On the day of His Birth at Bethlehem, we sang these words of the Prophet Isaias: A Child is born unto us and a Son is given unto us and His government is upon His Shoulder (Is. ix. 6. The Introit of the Third Mass for Christmas Day). We have seen Him carrying this Cross upon His Shoulder, as Isaac carried the wood for his own immolation but now, it is no longer a heavy burthen. It is shining with a brightness that ravishes the eyes of the Angels and, after having received the veneration of man, as long as the world lasts, it will suddenly appear in the clouds of heaven, near the Judge of the living and the dead, a consolation to them that have loved it but a reproach to such as have treated it with contempt or forgetfulness.
Our Saviour did not think the time between His Resurrection and Ascensio,n a fitting one for glorifying the Instrument of His Victory. The Cross was not to be brought into notice, until it had subjected the world to Him, Whose glory it so eloquently proclaimed. Jesus was three days in the tomb; His Cross is to lie buried unknown to men, for three centuries but it is to have its Resurrection and the Church celebrates this Resurrection today. Jesus would, in His own good time, add to the joy of Easter by miraculously revealing to us, this Sacred Monument of His love for mankind. He entrusts it to our keeping, it is to be our consolation, as long as this world lasts – is it not just, that we should love and venerate it?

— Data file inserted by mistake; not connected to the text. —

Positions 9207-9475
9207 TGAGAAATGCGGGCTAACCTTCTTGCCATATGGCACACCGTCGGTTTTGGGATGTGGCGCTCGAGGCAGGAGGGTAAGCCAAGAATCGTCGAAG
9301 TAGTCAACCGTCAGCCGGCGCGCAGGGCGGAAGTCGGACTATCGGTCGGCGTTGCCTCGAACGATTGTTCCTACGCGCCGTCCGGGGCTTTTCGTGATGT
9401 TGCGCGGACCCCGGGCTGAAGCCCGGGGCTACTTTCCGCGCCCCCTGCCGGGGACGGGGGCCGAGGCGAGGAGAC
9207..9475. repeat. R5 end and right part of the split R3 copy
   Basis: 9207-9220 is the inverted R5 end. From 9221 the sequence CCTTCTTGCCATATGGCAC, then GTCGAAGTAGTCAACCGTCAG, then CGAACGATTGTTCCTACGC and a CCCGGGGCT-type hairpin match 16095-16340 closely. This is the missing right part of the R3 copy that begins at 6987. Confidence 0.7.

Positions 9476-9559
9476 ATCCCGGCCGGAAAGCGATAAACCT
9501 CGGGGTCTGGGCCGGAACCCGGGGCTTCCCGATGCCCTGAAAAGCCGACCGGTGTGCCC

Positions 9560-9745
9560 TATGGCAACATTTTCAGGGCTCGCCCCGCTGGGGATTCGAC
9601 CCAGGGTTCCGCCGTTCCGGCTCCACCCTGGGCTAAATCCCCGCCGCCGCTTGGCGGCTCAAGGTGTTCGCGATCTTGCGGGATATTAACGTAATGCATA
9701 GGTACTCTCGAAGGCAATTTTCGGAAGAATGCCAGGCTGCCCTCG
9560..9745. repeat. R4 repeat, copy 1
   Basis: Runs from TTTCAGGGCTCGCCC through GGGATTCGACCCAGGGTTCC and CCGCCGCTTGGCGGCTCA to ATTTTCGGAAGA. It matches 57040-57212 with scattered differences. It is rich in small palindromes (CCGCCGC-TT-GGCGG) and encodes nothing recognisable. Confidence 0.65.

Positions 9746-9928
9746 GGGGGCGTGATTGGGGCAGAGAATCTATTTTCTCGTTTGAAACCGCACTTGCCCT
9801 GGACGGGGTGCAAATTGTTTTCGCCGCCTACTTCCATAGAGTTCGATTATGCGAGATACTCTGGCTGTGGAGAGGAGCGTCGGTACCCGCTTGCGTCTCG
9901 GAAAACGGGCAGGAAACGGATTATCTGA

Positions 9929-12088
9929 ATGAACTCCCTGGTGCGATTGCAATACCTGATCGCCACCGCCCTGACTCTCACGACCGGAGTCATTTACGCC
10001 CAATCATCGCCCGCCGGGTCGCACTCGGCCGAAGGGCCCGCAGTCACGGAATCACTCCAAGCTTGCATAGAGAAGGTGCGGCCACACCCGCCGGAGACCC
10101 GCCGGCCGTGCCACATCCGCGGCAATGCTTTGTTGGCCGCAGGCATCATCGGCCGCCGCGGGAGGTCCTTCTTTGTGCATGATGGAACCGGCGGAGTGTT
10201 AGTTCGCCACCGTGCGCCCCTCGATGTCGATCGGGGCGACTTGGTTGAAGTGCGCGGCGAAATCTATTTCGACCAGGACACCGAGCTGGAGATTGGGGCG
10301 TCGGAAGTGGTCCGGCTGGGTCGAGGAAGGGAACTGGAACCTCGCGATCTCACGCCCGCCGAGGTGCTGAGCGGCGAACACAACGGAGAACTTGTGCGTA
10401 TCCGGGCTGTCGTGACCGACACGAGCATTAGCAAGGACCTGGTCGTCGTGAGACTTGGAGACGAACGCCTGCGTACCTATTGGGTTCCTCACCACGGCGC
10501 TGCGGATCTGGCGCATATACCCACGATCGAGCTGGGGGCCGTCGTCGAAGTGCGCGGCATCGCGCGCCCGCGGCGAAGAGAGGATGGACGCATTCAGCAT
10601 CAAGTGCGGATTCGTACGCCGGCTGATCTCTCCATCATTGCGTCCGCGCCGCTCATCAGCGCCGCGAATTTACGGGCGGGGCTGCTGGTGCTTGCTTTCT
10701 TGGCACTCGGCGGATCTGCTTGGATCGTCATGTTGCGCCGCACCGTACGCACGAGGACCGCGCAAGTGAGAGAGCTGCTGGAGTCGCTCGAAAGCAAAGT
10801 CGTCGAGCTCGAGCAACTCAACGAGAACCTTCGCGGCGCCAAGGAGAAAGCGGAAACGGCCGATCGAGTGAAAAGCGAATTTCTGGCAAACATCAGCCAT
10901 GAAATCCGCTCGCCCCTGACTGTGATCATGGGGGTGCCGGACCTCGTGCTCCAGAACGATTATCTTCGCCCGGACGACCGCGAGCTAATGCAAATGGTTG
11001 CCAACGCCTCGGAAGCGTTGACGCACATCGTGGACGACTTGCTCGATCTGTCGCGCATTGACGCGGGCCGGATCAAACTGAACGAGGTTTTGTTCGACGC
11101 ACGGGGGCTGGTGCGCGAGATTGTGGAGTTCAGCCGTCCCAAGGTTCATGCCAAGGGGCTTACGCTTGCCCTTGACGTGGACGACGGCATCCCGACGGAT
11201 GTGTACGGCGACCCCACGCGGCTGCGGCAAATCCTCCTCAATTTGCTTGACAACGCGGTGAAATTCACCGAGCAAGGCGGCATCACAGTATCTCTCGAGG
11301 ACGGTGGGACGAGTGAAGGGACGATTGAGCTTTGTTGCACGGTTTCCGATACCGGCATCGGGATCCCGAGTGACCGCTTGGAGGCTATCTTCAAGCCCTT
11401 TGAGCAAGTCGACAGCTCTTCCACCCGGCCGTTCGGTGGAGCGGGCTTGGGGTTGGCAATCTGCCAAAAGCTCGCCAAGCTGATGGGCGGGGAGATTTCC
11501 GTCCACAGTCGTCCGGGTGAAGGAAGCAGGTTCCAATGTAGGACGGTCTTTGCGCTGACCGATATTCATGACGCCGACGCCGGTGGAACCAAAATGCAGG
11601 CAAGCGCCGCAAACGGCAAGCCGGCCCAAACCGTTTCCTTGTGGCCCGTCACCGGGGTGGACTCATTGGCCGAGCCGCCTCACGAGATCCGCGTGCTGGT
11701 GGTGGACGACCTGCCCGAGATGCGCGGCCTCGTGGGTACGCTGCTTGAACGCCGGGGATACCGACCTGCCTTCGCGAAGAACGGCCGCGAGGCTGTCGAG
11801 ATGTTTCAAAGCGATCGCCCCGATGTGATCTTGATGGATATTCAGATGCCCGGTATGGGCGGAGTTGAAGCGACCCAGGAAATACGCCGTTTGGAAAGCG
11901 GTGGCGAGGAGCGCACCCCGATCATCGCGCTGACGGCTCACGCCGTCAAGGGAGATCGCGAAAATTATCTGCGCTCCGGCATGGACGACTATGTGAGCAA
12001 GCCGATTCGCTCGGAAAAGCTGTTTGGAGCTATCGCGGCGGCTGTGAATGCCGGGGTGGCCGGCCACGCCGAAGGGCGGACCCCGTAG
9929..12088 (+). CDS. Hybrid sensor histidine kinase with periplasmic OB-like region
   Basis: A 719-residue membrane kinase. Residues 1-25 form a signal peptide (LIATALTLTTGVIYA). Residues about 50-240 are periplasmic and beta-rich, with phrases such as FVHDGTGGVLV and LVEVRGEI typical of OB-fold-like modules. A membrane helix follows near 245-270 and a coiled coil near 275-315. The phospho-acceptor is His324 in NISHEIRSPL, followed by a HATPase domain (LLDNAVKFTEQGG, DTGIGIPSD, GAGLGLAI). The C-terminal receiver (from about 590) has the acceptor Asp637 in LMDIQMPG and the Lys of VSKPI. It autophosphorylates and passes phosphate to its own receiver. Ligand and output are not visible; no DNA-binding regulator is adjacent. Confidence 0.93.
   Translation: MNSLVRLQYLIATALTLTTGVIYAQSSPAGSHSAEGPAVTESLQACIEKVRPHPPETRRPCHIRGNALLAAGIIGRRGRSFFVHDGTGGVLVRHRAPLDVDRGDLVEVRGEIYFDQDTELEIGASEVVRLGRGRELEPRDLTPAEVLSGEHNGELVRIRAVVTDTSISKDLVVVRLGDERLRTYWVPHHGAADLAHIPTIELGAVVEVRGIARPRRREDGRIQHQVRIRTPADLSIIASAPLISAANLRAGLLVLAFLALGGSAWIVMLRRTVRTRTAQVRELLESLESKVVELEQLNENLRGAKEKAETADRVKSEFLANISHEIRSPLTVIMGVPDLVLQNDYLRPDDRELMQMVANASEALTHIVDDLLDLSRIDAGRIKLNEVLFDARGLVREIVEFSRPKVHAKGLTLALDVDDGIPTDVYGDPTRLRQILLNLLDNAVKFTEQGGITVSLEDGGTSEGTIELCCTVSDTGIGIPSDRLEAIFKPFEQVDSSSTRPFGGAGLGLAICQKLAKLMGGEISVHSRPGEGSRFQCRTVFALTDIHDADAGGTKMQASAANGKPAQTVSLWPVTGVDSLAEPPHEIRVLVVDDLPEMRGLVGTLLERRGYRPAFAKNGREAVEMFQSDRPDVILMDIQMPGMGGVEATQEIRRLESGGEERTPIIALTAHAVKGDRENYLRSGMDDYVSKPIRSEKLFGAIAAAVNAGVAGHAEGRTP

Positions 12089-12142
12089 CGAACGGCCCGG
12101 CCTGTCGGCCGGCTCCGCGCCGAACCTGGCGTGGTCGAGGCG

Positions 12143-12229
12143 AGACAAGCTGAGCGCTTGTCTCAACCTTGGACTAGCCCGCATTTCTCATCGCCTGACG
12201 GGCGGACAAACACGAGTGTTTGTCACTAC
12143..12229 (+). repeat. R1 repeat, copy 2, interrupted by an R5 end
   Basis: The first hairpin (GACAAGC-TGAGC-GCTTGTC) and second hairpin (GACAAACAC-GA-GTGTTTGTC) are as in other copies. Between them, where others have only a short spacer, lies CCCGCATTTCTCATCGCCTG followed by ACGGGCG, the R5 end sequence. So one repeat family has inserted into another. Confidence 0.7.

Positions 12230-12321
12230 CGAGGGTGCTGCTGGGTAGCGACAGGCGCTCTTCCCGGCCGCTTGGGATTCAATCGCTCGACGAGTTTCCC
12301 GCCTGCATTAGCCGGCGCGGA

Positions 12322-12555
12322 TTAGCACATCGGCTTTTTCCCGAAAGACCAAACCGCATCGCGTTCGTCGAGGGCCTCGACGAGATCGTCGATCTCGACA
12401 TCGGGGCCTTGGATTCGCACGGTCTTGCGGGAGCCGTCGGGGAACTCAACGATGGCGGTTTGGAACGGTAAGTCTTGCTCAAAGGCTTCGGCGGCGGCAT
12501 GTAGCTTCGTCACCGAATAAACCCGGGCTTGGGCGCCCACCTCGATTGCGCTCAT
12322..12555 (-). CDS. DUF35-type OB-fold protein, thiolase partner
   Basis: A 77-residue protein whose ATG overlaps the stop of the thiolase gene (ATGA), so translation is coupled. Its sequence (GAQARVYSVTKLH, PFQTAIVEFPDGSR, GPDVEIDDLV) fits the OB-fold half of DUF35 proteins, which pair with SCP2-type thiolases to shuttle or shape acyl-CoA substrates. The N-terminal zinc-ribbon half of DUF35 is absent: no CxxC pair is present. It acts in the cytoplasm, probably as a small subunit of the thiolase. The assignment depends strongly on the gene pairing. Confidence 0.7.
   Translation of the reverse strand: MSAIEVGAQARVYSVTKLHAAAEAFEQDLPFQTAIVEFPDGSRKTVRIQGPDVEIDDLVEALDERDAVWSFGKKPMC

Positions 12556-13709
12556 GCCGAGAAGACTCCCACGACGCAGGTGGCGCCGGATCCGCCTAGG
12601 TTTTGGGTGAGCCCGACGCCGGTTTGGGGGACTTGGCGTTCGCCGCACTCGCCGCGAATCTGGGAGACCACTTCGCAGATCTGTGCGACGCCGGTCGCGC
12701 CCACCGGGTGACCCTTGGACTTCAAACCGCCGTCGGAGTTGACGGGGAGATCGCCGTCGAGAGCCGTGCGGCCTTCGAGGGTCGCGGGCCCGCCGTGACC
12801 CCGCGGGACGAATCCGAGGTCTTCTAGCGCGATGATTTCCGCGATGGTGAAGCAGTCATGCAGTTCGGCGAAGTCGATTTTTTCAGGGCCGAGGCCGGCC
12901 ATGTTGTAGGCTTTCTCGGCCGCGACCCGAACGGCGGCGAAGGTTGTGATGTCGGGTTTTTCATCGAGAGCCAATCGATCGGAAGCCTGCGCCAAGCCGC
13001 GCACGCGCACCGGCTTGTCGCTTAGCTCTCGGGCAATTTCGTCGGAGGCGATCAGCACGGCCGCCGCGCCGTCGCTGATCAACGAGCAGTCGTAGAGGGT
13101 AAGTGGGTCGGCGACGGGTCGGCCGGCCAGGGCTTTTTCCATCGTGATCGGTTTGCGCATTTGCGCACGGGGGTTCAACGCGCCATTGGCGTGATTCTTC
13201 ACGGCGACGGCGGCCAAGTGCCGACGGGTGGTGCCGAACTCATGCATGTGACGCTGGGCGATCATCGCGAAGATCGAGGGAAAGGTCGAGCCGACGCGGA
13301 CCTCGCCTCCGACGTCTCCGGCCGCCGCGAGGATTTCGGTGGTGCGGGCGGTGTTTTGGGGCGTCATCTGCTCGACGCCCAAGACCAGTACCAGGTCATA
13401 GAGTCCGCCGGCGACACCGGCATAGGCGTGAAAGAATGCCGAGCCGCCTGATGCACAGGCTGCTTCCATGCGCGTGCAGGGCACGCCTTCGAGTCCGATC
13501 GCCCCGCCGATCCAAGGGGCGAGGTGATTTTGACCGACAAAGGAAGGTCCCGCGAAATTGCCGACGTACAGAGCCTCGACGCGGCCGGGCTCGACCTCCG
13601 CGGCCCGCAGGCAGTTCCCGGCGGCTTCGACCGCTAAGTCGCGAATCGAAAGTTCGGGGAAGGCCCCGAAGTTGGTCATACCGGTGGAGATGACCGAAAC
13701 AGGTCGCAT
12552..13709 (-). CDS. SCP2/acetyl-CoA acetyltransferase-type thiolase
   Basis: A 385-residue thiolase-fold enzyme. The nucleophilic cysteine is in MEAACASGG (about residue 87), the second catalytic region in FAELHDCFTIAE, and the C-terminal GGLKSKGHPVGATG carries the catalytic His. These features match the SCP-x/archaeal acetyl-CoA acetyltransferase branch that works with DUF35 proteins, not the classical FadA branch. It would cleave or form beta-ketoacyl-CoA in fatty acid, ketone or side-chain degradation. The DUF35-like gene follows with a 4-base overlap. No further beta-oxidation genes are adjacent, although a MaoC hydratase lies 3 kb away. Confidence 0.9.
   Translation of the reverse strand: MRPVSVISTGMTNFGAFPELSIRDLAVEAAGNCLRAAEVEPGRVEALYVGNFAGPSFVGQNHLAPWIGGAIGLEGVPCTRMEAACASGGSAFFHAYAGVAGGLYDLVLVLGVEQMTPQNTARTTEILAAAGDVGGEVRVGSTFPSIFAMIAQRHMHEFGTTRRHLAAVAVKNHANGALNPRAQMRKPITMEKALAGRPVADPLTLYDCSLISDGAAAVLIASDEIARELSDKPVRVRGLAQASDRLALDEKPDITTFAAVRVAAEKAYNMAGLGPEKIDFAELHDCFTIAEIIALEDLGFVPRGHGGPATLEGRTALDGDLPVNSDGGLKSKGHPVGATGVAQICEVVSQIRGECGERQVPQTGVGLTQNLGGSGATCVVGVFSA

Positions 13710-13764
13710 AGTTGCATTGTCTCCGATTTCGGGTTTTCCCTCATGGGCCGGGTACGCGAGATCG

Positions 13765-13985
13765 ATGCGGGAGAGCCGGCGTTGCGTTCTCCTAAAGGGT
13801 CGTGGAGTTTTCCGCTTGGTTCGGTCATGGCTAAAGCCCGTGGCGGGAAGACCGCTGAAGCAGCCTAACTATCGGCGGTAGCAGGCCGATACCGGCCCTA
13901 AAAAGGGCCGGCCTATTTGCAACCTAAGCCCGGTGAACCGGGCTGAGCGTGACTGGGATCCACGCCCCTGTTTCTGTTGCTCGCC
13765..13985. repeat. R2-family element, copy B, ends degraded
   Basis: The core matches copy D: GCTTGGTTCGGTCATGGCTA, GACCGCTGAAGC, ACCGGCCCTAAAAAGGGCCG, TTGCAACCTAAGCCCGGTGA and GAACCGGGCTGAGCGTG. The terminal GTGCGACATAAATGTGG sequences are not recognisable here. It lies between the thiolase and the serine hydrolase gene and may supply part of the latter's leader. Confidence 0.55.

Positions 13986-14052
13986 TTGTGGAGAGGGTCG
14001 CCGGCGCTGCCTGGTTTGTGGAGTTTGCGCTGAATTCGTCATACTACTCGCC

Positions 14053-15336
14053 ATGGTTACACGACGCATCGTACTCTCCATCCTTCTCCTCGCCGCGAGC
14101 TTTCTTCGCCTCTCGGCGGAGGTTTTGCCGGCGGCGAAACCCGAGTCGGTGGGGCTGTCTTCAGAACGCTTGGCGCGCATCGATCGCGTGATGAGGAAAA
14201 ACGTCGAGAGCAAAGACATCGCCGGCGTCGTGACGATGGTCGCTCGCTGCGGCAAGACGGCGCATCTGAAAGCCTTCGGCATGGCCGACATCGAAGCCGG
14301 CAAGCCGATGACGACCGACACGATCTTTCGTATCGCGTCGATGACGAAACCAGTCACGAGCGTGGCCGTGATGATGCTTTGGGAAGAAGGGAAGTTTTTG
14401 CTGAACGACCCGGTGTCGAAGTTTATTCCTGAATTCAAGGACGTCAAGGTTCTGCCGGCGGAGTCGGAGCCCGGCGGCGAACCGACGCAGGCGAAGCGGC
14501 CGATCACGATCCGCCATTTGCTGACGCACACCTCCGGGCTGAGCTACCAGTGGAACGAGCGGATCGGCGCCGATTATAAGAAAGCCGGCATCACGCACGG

Never had Satan’s pride met with a humiliation like that of his seeing the instrument of our perdition, made the instrument of our salvation. As the Church expresses it in her Preface for Passiontide: “he that overcame mankind by a Tree, was overcome by a Tree.” Thus foiled, he vented his fury upon this saving Wood, which so bitterly reminded him, both of the irresistible power of his Conqueror and of the dignity of man, who had been redeemed at so great a price. He would fain have annihilated the Cross but knowing that this was beyond his power, he endeavoured to profane it and hide it from view. He, therefore, instigated the Jews to bury it. At the foot of Calvary, not far from the Sepulchre, was a deep hole. Into this was the Cross thrown, together with those of the two Thieves, the Nails, the Crown of Thorns and the Inscription, or Title, written by Pilate . The hole was then filled up with rubbish and earth and the Sanhedrim exulted in the thought of its having effaced the memory of the Nazarene, Who could not save Himself from the ignominious death of the Cross.